Since Tripp's testimony is largely hearsay, it may be useful in raising doubts about Lewinsky's sworn affidavit, in which she denied a sexual relationship with Clinton. But Tripp's testimony is much less valuable against Clinton, who also has denied having sex with Lewinsky. Assuming Starr can negotiate an immunity deal with Lewinsky and get her to admit a sexual relationship, it is her credibility that will take center stage, not Tripp's.
Already, Tripp's story of Lewinsky supposedly saving a semen-stained dress as a presidential love trophy -- when the FBI found no such article of clothing in Lewinsky's closet -- raises credibility questions about Lewinsky, assuming she actually made the lurid claim.
Tripp's book agent, Goldberg, has acknowledged passing off the semen-stained dress story to eager reporters in the early throes of the Lewinsky scandal. Goldberg claimed to have heard the tale from Tripp who supposedly heard it from Lewinsky, though possibly in an untaped conversation. [See Brill's Content, July-Aug. 1998.]
In its initial article on Monica-gate, Newsweek reported the incident without attribution: "Lewinsky told Tripp that she was keeping, as a kind of grotesque momento, a navy blue dress stained with Clinton's semen. Holding it up as a trophy to Tripp, she declared, 'I'll never wash it again'." [Newsweek, Feb. 2, 1998]
But the dress story is so wacky that it suggests that Lewinsky is either a troubled or delusional young woman -- or that the Tripp-Goldberg duo planted the story as disinformation with a gullible news media. It's also possible that Lewinsky was making a crude joke about some other type of stain on her dress and that Tripp took the joke literally.
Since the FBI found no such dress, the claim is unlikely to be corroborated as factually accurate, even if Lewinsky confirms that she told it to Tripp. Lewinsky, after all, is quoted on one tape as declaring "I have lied my entire life."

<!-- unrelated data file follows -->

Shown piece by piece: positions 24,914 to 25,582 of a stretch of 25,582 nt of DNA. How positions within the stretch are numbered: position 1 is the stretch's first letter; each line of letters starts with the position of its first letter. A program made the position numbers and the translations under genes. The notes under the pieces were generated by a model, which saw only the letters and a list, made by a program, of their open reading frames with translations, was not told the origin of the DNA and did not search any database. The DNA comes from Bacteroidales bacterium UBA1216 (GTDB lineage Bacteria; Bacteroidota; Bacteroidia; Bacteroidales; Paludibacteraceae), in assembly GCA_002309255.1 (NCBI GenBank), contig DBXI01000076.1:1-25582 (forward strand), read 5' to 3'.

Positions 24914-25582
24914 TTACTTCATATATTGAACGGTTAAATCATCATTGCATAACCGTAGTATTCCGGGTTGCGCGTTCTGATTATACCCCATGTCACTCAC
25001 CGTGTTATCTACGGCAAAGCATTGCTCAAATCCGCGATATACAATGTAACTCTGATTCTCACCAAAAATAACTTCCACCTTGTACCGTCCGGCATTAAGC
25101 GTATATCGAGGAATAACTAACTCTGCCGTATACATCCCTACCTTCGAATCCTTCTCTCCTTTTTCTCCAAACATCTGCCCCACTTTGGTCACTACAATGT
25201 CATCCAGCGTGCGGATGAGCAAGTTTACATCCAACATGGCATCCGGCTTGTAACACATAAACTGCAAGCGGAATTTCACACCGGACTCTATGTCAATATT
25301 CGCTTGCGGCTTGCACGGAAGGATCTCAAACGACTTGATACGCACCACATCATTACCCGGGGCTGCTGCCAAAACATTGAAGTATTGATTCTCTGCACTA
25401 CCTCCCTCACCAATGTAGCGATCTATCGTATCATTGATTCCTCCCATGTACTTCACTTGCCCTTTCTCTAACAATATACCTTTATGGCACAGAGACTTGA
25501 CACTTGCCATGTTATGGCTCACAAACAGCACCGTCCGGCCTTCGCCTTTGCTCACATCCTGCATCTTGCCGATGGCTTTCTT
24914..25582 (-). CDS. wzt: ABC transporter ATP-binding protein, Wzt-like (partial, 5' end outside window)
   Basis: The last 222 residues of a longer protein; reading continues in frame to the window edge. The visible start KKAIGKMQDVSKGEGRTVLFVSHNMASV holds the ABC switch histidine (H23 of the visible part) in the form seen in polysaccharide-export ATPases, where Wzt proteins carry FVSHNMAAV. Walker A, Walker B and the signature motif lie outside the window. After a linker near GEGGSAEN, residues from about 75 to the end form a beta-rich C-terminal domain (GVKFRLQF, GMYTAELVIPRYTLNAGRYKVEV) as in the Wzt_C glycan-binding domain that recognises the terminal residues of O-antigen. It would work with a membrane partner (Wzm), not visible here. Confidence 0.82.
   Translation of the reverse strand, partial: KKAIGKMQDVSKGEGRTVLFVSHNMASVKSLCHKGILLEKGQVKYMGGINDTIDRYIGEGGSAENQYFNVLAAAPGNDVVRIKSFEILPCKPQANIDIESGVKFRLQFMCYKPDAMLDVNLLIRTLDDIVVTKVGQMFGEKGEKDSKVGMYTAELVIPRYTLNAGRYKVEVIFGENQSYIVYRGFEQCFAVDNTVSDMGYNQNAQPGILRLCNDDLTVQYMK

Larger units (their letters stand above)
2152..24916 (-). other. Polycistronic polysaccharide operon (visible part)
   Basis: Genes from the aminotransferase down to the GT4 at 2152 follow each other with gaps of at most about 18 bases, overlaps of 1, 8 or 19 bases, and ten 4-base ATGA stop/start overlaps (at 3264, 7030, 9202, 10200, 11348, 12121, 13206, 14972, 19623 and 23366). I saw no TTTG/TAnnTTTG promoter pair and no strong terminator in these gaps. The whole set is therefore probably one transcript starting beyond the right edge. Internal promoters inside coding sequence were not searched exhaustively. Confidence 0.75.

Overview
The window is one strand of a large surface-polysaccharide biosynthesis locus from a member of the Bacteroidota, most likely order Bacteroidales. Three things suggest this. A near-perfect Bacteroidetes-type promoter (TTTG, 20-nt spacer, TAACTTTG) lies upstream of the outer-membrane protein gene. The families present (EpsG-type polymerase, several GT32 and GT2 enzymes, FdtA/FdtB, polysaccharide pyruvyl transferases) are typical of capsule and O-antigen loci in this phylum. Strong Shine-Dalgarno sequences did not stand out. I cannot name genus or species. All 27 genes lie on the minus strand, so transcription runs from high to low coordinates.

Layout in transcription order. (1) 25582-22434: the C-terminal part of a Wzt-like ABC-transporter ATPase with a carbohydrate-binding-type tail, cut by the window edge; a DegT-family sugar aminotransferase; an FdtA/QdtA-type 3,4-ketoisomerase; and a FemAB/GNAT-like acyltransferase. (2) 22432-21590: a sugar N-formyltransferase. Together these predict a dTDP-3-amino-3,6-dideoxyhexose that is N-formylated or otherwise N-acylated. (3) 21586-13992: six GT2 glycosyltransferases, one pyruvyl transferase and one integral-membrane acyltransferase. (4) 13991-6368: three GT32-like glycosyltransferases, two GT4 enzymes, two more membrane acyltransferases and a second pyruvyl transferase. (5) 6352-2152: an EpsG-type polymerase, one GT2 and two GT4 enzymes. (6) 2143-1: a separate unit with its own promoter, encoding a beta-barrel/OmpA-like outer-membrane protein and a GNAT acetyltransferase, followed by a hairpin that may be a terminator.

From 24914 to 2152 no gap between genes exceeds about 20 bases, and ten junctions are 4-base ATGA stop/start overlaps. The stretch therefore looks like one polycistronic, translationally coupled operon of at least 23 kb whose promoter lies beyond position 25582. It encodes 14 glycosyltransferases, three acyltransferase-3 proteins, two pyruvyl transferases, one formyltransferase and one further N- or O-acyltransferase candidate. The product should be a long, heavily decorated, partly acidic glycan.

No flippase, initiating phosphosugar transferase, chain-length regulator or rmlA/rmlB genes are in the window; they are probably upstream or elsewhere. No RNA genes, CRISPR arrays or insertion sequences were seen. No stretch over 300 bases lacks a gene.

Besides Lewinsky's underlying credibility problems, Tripp and Goldberg are having trouble presenting a consistent story of their own -- though these discrepancies have drawn little attention from the Washington press corps.
Goldberg and Tripp first met in 1996 when Goldberg, a conservative literary agent was looking for an author to write a tell-all book about the Clinton White House. For her part, Tripp had visions of turning her unhappy experiences as a Republican holdover at the White House into a lucrative best-seller. One chapter would examine Clinton's alleged sexual peccadilloes.
By fall 1997, Tripp had mentioned Lewinsky. But Tripp and Goldberg have differed over whether the Lewinsky story was part of the free-flowing book discussions. Goldberg saw the information in that context, while Tripp insisted she didn't.
"One day Linda called and told me about what she called 'the pretty girl,' who'd become her friend," Goldberg told Brill's Content. "She said the pretty girl said she had a boyfriend in the White House. Linda was excited. This might be material" for the book.
"A few weeks later," Goldberg continued, "Linda told me the pretty girl's name [Monica Lewinsky] and said the boyfriend was Clinton." But Goldberg stressed that Tripp would need more than a second-hand story about an alleged affair for the book. Goldberg thought that Lewinsky's personal story might make a best-seller, but not Tripp's.
Tripp offered a different version of Lewinsky events in the interview with Schmidt. Tripp claimed the book project died in August 1996 and insisted that Lewinsky first mentioned the affair with Clinton in September 1996. In other words, Tripp maintained that the book was not an issue when she contacted Goldberg a year or so later.
But the Tripp-Goldberg account diverges from the known record in other ways. On CNN's "Larry King Live," Goldberg claimed that Tripp called because Newsweek's correspondent Michael Isikoff was pestering Tripp to talk about Kathleen Willey's assertion that she had been groped by Clinton during an Oval Office meeting.